The Thor casting process was a real family affair. Before he played Gale in The Hunger Games, Liam Hemsworth was on the shortlist to portray the Asgardian God of Thunder. He got to the final four, and Liam joked in a late-night interview that he bombed the last audition. His failure did, however, help his brother snag the part. After Liam’s failed test, the two exchanged notes on what they were looking for in the part. Sir Kenneth Branagh was impressed with the older brother’s audition, and the relatively unknown Aussie actor was deemed the only one worthy to wield Mjolnir – for a time.
According to Oscar nominee Timothée Chalamet, every up-and-coming young male actor auditioned for the role of Spider-Man. Lucas Hedges, Ansel Elgort, and Nat Wolff all read for the part, but the New York-born Chalamet, who loved the character growing up, was for a time fixated on becoming the iconic web-slinger. While promoting Call Me By Your Name, he recounted his final audition for Spider-Man: Homecoming. “I read twice, and I left sweating in a total panic,” Chalamet said. “I called my agent and I said, ‘I thought about this a lot, and I have to go back and knock on that door and read again,’ and he told me the story of Sean Young and how in an attempt to become Catwoman [she] had scared everyone away when she showed up at the studio gates in costume.” Persuaded not to let his fandom overtake his better judgment, Chalamet left, and Holland was cast instead.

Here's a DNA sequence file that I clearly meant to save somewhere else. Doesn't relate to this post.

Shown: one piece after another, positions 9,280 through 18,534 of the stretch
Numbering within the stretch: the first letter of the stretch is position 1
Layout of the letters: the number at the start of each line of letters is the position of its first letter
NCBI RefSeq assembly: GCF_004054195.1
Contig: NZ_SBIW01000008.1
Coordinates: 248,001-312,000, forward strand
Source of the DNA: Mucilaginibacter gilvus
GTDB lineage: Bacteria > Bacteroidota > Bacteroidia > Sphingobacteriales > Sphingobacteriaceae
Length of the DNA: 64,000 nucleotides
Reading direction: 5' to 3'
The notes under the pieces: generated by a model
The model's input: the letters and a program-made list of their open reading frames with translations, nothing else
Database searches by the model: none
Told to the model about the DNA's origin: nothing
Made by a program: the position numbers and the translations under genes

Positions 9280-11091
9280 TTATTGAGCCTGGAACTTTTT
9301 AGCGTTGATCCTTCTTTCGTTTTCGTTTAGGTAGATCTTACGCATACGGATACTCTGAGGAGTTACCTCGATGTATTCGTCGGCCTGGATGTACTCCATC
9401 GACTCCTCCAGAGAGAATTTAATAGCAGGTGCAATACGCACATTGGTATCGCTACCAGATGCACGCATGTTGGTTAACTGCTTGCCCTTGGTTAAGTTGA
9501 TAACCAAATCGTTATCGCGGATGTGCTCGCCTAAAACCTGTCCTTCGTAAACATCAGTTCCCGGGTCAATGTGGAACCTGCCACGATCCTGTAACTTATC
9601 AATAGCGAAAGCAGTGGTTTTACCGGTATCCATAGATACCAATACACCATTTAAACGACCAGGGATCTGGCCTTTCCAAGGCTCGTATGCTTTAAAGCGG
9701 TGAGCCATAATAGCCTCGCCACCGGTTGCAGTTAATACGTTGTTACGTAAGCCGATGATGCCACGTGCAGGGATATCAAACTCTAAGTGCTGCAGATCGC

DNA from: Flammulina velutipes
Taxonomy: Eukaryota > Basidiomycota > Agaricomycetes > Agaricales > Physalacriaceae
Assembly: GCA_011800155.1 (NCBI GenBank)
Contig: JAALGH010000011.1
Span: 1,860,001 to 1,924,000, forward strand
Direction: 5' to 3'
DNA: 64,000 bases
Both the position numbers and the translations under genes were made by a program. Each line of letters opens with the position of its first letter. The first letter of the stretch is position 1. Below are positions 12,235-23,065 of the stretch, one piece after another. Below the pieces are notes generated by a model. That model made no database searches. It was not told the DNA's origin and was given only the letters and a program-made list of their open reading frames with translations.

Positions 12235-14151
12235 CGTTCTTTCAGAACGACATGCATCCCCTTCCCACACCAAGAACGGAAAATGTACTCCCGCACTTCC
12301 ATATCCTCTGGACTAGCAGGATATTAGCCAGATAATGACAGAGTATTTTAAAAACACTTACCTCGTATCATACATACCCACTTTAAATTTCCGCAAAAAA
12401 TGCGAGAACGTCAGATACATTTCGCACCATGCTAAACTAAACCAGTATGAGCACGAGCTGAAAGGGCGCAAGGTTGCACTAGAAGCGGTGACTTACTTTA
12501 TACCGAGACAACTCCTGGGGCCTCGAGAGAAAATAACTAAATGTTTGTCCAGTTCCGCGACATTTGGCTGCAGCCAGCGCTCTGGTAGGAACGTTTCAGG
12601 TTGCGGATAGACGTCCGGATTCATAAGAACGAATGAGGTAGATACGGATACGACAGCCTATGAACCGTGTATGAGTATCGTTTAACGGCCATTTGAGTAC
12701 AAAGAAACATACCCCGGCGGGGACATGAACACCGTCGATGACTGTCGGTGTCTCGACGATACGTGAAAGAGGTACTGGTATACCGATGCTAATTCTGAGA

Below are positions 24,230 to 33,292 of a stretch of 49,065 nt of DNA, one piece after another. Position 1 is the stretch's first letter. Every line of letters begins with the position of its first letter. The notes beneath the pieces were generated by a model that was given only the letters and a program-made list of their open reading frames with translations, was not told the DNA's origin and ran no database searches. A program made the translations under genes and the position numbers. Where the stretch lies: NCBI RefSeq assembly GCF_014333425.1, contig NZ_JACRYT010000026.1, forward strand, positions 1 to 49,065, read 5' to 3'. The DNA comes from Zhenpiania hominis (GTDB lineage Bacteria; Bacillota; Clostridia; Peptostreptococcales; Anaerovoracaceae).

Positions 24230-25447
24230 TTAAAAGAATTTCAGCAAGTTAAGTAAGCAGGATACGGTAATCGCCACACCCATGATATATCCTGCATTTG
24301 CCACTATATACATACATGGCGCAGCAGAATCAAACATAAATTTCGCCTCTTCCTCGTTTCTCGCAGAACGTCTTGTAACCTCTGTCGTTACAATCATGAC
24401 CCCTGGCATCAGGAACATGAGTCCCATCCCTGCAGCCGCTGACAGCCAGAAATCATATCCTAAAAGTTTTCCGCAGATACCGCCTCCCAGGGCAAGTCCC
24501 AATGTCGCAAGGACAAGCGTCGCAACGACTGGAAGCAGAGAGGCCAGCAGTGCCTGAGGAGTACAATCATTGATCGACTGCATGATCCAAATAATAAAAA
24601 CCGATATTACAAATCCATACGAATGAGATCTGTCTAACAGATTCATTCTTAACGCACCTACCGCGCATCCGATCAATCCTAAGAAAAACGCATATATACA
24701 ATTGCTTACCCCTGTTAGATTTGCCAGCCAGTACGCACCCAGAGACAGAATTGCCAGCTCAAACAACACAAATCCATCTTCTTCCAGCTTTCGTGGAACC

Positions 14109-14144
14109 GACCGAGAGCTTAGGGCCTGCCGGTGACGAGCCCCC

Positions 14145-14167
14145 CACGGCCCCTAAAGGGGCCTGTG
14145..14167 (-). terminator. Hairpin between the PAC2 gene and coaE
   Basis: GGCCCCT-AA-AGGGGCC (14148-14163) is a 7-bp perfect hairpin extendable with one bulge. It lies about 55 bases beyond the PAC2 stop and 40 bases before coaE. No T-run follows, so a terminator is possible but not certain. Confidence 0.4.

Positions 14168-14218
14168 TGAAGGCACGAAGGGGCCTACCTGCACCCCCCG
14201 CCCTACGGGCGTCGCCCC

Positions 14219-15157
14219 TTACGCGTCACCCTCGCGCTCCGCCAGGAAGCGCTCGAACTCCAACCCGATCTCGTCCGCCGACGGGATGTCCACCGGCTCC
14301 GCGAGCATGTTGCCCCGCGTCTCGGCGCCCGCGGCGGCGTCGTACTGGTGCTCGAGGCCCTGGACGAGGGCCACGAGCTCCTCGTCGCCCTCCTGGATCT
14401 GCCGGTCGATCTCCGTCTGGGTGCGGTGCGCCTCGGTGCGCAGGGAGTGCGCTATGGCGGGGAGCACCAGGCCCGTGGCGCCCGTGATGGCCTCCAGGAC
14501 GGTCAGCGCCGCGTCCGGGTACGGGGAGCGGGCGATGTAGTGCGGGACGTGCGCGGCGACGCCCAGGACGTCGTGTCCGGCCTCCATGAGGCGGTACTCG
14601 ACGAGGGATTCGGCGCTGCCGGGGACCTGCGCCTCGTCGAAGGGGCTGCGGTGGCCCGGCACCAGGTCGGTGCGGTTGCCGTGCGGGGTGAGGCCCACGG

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Avengers: Endgame (with actual cast) is in theaters everywhere